UNESCO established 23rd August as International Day for the Remembrance of the Slave Trade and its abolition.
Inspired by events of August 22 to 23, 1791, a night when men and women who were snatched from their families and home (Africa) and sold into slavery revolted.
They revolted against the slave system in Haiti and the Dominican Republic demanding for independence and freedom.
This became the catapult for events that led to the abolition of the slave trade.
As a result of this uprising, Haiti gained independence in 1804, which is the first of its kind and the only one based on the slave uprising.
The International Day for the Remembrance of the Slave Trade and its abolition is set aside as a memorial for the over 10-12 million people, who fell victims and were taken into slavery, known as the Trans-Atlantic slave trade.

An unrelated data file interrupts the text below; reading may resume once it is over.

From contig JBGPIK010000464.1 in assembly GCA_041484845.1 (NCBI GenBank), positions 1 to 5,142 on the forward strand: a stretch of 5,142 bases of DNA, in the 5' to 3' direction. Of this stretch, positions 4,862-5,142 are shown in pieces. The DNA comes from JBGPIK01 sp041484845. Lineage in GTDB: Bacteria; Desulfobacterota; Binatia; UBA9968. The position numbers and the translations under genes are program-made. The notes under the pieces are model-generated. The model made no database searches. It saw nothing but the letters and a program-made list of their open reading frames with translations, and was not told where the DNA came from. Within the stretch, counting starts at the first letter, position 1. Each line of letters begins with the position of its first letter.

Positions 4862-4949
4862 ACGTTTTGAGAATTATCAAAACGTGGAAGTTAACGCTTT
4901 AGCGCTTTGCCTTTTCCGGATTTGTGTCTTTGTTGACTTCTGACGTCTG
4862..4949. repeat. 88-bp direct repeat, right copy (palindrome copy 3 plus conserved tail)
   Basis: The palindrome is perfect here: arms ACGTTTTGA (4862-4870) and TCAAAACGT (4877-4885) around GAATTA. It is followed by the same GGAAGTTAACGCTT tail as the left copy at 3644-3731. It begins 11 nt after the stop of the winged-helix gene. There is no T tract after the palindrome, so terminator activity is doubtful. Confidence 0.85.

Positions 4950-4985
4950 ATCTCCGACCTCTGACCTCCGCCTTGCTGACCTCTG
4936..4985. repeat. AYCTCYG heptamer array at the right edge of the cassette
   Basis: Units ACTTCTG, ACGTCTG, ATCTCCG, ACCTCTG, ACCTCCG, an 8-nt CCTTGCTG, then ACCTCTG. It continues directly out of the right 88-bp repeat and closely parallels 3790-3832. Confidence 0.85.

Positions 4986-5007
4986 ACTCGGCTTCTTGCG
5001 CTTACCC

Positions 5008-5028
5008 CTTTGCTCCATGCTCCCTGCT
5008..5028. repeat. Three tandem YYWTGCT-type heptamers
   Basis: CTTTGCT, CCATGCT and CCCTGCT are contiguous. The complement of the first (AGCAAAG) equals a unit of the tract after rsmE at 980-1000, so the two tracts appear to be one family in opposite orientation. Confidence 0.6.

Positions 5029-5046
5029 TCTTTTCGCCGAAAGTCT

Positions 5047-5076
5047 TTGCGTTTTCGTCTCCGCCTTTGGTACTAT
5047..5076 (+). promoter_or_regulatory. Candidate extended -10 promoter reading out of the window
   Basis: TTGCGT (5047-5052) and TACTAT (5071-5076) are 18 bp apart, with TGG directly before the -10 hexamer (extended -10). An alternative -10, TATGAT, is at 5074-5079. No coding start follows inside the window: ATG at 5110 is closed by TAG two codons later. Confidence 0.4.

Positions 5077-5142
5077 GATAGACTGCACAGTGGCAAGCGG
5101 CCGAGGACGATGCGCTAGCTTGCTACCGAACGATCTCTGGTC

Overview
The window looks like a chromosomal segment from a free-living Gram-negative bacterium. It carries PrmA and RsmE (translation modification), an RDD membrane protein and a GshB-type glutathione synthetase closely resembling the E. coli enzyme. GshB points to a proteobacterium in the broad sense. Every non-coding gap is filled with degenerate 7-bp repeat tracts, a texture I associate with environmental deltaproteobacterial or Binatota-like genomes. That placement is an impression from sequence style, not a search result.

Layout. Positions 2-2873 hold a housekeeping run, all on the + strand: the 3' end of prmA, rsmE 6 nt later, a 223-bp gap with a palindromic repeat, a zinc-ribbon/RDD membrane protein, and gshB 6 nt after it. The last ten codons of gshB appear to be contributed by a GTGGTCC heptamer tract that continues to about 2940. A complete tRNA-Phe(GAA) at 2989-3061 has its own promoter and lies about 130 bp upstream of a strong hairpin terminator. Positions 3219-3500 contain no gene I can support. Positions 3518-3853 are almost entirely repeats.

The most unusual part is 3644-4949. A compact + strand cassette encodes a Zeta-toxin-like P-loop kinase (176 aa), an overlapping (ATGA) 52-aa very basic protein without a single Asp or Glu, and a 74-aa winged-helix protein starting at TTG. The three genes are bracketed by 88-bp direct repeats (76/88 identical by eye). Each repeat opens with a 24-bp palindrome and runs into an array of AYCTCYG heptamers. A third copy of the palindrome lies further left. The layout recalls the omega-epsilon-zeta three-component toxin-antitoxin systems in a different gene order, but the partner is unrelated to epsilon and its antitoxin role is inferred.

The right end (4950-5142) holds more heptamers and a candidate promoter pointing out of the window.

In observing the Day, the UN invites globally artists, students, educators among others to hold events around the theme set for the day annually.
According to UNESCO documentation, Ghana has 32 forts and castles dotted across the Greater Accra, Volta, Central and Western regions.
The forts and castles are remains of fortified trading locations, erected between 1482 and 1786 and are still presently located at these locations.
The slave routes are links of established routes by the Portuguese in several areas of the world. Particularly, Ghana during the great maritime exploration according to UNESCO.